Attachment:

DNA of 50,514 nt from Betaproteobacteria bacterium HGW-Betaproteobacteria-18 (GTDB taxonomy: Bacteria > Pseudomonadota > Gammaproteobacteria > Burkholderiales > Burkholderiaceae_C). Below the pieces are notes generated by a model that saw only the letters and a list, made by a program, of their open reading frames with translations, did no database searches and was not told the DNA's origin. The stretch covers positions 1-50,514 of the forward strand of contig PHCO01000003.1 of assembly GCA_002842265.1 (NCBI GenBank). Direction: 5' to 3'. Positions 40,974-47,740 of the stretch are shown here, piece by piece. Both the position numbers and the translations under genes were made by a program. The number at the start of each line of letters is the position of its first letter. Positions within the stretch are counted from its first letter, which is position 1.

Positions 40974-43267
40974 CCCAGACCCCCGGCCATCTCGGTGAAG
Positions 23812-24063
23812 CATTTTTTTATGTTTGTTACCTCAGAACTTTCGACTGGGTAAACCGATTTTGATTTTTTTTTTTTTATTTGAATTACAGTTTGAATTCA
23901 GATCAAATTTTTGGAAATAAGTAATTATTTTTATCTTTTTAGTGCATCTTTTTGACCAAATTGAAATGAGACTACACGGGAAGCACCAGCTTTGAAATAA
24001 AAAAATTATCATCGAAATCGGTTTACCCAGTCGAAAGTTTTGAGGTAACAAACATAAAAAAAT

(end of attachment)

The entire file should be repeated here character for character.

DNA of 50,514 nt from Betaproteobacteria bacterium HGW-Betaproteobacteria-18 (GTDB taxonomy: Bacteria > Pseudomonadota > Gammaproteobacteria > Burkholderiales > Burkholderiaceae_C). Below the pieces are notes generated by a model that saw only the letters and a list, made by a program, of their open reading frames with translations, did no database searches and was not told the DNA's origin. The stretch covers positions 1-50,514 of the forward strand of contig PHCO01000003.1 of assembly GCA_002842265.1 (NCBI GenBank). Direction: 5' to 3'. Positions 40,974-47,740 of the stretch are shown here, piece by piece. Both the position numbers and the translations under genes were made by a program. The number at the start of each line of letters is the position of its first letter. Positions within the stretch are counted from its first letter, which is position 1.

Positions 40974-43267
40974 CCCAGACCCCCGGCCATCTCGGTGAAG
Positions 23812-24063
23812 CATTTTTTTATGTTTGTTACCTCAGAACTTTCGACTGGGTAAACCGATTTTGATTTTTTTTTTTTTATTTGAATTACAGTTTGAATTCA
23901 GATCAAATTTTTGGAAATAAGTAATTATTTTTATCTTTTTAGTGCATCTTTTTGACCAAATTGAAATGAGACTACACGGGAAGCACCAGCTTTGAAATAA
24001 AAAAATTATCATCGAAATCGGTTTACCCAGTCGAAAGTTTTGAGGTAACAAACATAAAAAAAT